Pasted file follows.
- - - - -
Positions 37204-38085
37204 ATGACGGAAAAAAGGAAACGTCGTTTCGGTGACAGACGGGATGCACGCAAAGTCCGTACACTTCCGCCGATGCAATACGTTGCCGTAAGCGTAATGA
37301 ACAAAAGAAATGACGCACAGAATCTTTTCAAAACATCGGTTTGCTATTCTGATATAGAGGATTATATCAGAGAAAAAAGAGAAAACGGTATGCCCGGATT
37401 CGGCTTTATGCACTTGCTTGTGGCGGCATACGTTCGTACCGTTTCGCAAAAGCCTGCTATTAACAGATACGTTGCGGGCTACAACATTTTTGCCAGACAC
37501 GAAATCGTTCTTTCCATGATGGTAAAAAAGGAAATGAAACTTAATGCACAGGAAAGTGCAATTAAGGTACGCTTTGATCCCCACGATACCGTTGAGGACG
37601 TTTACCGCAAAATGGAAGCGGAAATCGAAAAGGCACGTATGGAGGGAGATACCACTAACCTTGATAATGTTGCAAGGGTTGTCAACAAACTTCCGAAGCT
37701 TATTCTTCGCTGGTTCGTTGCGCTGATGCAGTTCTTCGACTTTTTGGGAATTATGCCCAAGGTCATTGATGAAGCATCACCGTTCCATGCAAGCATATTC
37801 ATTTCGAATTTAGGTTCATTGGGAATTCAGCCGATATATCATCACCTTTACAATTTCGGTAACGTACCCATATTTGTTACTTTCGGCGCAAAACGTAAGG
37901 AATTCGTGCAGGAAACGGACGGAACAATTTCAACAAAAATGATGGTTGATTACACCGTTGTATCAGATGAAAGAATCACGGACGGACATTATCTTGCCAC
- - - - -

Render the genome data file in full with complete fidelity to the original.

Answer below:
Positions 37204-38085
37204 ATGACGGAAAAAAGGAAACGTCGTTTCGGTGACAGACGGGATGCACGCAAAGTCCGTACACTTCCGCCGATGCAATACGTTGCCGTAAGCGTAATGA
37301 ACAAAAGAAATGACGCACAGAATCTTTTCAAAACATCGGTTTGCTATTCTGATATAGAGGATTATATCAGAGAAAAAAGAGAAAACGGTATGCCCGGATT
37401 CGGCTTTATGCACTTGCTTGTGGCGGCATACGTTCGTACCGTTTCGCAAAAGCCTGCTATTAACAGATACGTTGCGGGCTACAACATTTTTGCCAGACAC
37501 GAAATCGTTCTTTCCATGATGGTAAAAAAGGAAATGAAACTTAATGCACAGGAAAGTGCAATTAAGGTACGCTTTGATCCCCACGATACCGTTGAGGACG
37601 TTTACCGCAAAATGGAAGCGGAAATCGAAAAGGCACGTATGGAGGGAGATACCACTAACCTTGATAATGTTGCAAGGGTTGTCAACAAACTTCCGAAGCT
37701 TATTCTTCGCTGGTTCGTTGCGCTGATGCAGTTCTTCGACTTTTTGGGAATTATGCCCAAGGTCATTGATGAAGCATCACCGTTCCATGCAAGCATATTC
37801 ATTTCGAATTTAGGTTCATTGGGAATTCAGCCGATATATCATCACCTTTACAATTTCGGTAACGTACCCATATTTGTTACTTTCGGCGCAAAACGTAAGG
37901 AATTCGTGCAGGAAACGGACGGAACAATTTCAACAAAAATGATGGTTGATTACACCGTTGTATCAGATGAAAGAATCACGGACGGACATTATCTTGCCAC